Filing a search report is among the first steps when filing a patent application. During the search, similar or same patents will be shown that, in turn, will have negative effects on the proposed patent application. The bottom line: Check and recheck that, indeed, the proposed patent meets the non-obvious requirement!
By the way, filing a search report should be made from one of these designated searching authorities: the State Intellectual Property Office of the People’s Republic of China; the United Kingdom Patent Office; the European Patent Office; or an international searching authority as specified under Article 16 of the Patent Cooperation Treaty.
Keep in mind that there’s actually no clear-cut criteria for the non-obviousness requirement in patent applications. The patent examiners can use their subjective perspective based on their experience in the field in the determination of non-obviousness. The judges presiding over patent litigations also have similar leeway when making their decisions on the matter, and it’s a fact that inventors have to deal with.
The subjective nature of the determination of non-obviousness means that there will be patents that will be rejected for this reason. But inventors, don’t despair as there’s always the appeals route!
There’s also the fact that the non-obviousness requirement has an objective side to it. Essentially, a newly invented product or process can be deemed obvious when experts in the field consider it to be “generally known”. The aspects that are generally known in the invention are considered so when several references are used in making them known.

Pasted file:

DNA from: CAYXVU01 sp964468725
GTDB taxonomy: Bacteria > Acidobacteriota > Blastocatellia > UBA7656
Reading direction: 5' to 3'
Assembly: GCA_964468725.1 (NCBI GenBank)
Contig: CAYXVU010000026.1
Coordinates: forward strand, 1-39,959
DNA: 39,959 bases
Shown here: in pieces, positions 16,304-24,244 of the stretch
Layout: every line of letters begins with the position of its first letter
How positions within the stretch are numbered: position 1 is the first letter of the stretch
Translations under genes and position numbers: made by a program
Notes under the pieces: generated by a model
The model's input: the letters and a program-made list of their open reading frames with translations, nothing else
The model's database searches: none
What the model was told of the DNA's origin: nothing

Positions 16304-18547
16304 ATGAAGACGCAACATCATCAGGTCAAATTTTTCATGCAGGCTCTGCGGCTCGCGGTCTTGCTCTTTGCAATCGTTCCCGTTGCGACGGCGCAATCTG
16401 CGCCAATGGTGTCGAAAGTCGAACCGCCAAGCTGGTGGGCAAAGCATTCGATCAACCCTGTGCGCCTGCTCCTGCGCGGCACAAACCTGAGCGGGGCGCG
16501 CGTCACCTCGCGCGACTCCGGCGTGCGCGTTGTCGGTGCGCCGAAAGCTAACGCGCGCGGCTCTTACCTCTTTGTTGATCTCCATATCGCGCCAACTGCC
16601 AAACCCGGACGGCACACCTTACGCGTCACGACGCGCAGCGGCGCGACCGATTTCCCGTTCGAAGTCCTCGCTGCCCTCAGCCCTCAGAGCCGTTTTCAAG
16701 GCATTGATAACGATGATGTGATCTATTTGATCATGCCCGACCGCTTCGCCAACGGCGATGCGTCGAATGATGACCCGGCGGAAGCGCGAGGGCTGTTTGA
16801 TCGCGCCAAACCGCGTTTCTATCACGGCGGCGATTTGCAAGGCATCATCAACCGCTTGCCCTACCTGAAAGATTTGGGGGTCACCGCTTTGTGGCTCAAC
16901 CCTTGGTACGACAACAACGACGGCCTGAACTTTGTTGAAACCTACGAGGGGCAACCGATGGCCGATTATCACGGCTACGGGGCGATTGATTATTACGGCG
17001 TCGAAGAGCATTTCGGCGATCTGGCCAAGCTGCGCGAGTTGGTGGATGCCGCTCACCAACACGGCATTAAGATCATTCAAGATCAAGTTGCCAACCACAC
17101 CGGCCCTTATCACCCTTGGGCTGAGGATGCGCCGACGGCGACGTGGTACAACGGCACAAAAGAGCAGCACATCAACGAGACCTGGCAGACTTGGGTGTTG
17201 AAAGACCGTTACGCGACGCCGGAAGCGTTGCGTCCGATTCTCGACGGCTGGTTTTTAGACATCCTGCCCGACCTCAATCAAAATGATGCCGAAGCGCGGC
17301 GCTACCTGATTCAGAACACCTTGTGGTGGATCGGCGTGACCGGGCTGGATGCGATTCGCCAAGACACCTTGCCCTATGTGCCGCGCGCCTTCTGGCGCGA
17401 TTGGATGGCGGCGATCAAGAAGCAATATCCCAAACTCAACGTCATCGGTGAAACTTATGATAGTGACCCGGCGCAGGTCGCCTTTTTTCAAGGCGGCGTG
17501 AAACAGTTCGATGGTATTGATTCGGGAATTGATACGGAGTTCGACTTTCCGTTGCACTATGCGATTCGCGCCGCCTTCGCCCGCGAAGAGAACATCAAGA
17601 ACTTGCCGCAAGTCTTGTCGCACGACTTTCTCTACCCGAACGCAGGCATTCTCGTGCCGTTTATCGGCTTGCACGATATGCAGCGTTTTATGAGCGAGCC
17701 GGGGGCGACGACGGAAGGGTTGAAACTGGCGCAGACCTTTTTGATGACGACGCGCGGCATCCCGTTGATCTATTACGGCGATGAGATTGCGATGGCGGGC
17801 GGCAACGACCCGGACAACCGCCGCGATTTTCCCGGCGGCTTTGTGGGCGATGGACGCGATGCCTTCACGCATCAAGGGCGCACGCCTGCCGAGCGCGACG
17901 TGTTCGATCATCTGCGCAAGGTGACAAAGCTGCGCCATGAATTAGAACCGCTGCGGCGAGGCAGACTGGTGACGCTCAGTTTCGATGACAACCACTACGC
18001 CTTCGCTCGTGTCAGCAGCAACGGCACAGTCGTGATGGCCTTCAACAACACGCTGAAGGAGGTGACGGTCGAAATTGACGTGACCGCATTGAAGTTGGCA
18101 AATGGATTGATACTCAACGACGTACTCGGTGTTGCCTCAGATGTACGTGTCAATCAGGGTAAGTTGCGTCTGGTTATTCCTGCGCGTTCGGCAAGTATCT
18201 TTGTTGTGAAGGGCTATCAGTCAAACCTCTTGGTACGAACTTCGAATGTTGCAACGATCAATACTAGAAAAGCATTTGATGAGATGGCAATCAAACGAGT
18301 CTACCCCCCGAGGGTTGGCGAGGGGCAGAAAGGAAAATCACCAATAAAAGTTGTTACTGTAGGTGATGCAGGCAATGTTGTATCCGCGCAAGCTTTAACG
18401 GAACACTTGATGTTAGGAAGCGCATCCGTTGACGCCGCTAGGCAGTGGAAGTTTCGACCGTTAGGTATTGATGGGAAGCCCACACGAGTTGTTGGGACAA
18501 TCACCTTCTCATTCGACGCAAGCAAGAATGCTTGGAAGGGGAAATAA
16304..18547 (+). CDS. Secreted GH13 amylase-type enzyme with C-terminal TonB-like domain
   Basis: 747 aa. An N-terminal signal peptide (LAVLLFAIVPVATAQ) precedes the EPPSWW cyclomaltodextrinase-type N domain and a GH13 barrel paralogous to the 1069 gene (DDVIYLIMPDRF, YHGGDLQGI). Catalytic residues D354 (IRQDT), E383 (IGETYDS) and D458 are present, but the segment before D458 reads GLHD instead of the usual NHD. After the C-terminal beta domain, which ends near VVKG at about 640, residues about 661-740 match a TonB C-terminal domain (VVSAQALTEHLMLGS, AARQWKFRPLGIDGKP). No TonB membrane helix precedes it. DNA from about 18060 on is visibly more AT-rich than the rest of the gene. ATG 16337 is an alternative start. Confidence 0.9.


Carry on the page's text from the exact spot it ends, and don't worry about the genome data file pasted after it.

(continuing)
The patent applicant can also take several steps in establishing the non-obviousness of the invention. Keep in mind that the burden of proof of non-obviousness lies with the inventor; the patent examiner, in a sense, acts as the skeptic. These steps include making sure the title, abstract and drawings of the proposed patent show the invention’s non-obviousness.
There are several ways to meet the non-obviousness requirement, too.
Long-time inventors typically have little to no issues proving the non-obviousness of their inventions. First-time and novice inventors aren’t as adept for obvious reasons, and this is where an agent can provide guidance and assistance.
CtR Intellectual Property Co. is a Hong Kong Patent Application Grant authorised patent agent offering professional patent and trademark application & related services. For details of the patent application, please contact us for free consulation.
CtR Intellectual Property Co.
Hong Kong Patent Application Grant Authorised Patent Agent
Offering Professional Patent and Trademark Application & Related Services